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Synopsis

The Song of Hiawatha is an 1855 epic poem, in trochaic tetrameter, by Henry Wadsworth Longfellow, featuring an Indian hero and loosely based on legends and ethnography of the Ojibwe (Chippewa, Anishinaabeg) and other Native American people contained in Algic Researches (1839) and additional writings of Henry Rowe Schoolcraft. In sentiment, scope, overall conception, and many particulars, Longfellow's poem is very much a work of American Romantic literature, not a representation of Native American oral tradition, despite Longfellow's insistence that "I can give chapter and verse for these legends. Their chief value is that they are Indian legends."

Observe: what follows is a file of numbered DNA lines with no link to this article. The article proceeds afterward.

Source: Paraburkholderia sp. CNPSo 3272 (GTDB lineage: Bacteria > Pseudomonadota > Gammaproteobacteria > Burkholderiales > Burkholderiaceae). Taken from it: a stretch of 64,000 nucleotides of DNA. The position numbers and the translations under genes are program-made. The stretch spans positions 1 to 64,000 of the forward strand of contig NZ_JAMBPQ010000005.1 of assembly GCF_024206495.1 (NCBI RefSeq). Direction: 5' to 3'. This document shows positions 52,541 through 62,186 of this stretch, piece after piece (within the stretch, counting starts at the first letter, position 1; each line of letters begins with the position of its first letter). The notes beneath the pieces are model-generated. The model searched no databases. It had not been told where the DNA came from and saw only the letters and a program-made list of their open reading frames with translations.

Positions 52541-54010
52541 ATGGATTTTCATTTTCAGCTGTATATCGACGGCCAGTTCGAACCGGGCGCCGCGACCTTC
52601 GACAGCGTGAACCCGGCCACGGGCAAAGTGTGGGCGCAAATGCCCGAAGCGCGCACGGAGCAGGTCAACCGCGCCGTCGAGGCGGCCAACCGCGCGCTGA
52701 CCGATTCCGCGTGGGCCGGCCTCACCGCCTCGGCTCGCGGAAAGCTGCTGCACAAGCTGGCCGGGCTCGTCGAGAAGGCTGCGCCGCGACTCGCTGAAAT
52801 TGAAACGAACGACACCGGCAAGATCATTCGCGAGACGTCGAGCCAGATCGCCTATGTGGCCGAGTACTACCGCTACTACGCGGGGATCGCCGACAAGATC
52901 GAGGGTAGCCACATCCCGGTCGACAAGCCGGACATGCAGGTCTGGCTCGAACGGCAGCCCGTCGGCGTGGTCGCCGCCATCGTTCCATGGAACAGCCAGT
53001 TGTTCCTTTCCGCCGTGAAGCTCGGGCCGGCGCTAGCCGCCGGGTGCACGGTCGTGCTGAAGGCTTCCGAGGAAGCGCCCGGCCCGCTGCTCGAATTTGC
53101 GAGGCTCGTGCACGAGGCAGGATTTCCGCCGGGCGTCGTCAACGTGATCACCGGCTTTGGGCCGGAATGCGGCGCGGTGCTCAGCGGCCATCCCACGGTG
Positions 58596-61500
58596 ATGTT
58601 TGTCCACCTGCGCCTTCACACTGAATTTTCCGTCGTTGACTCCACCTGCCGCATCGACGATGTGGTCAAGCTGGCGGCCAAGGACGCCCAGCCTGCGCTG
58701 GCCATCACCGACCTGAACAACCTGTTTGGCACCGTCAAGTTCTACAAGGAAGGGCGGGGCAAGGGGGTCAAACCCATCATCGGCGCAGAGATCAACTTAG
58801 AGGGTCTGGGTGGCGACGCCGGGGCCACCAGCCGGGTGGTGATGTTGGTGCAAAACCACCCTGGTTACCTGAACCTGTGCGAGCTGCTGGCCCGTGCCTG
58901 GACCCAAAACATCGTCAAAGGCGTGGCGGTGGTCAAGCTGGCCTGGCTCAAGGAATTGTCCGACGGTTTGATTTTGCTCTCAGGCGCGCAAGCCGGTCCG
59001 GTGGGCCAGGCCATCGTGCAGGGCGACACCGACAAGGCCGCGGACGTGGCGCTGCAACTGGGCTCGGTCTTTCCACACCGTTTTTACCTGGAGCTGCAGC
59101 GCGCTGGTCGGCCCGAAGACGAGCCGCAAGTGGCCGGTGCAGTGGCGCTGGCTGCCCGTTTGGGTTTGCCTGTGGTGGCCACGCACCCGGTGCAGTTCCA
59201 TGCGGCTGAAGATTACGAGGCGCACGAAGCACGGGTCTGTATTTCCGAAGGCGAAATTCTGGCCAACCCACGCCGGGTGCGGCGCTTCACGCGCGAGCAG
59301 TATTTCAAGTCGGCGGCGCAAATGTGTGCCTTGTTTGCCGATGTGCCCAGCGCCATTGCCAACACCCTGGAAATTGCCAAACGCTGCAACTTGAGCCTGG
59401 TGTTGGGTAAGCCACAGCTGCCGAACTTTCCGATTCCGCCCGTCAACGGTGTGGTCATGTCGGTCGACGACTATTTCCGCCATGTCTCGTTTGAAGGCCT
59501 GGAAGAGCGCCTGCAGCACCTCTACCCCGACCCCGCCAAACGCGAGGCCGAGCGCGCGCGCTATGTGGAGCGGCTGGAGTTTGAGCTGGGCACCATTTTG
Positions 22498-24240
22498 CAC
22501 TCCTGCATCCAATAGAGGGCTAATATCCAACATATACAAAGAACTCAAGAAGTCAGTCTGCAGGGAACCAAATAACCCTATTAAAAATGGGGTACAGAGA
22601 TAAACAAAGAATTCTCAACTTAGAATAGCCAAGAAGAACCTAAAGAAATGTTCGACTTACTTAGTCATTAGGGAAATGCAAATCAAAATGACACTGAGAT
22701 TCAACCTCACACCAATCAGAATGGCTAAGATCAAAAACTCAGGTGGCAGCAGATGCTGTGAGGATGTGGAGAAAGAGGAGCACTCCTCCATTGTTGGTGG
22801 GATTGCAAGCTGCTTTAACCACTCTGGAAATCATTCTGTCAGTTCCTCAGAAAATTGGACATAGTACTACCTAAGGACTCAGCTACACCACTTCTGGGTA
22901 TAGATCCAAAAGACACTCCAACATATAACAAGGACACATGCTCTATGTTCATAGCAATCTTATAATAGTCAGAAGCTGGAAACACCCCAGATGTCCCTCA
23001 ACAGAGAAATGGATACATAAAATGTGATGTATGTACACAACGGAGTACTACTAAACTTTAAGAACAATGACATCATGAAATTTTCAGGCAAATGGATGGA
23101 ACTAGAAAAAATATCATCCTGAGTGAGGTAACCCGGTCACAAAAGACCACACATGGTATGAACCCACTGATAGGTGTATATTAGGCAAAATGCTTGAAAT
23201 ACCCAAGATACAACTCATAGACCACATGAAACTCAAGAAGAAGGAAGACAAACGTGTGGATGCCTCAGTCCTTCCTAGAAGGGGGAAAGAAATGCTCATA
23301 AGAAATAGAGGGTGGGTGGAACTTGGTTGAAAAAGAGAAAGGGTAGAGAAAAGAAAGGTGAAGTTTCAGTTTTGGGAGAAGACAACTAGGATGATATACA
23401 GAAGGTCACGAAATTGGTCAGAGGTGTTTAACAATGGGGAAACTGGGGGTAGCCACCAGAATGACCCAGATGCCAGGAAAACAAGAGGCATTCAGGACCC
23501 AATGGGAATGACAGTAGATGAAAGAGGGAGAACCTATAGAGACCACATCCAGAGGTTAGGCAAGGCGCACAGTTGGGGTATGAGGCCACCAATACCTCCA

Longfellow had originally planned on following Schoolcraft in calling his hero Manabozho, the name in use at the time among the Ojibwe of the south shore of Lake Superior for a figure of their folklore, a trickster-transformer. But in his journal entry for June 28, 1854, he wrote, "Work at 'Manabozho;' or, as I think I shall call it, 'Hiawatha'—that being another name for the same personage." Hiawatha was not, in fact, "another name for the same personage" (the mistaken identification was actually made by Schoolcraft then compounded by Longfellow), but a probable historical figure associated with the founding of the League of the Iroquois. Because of the poem, however, "Hiawatha" came into use as a name for everything from towns to a telephone company in the western Great Lakes region where no Iroquois reside

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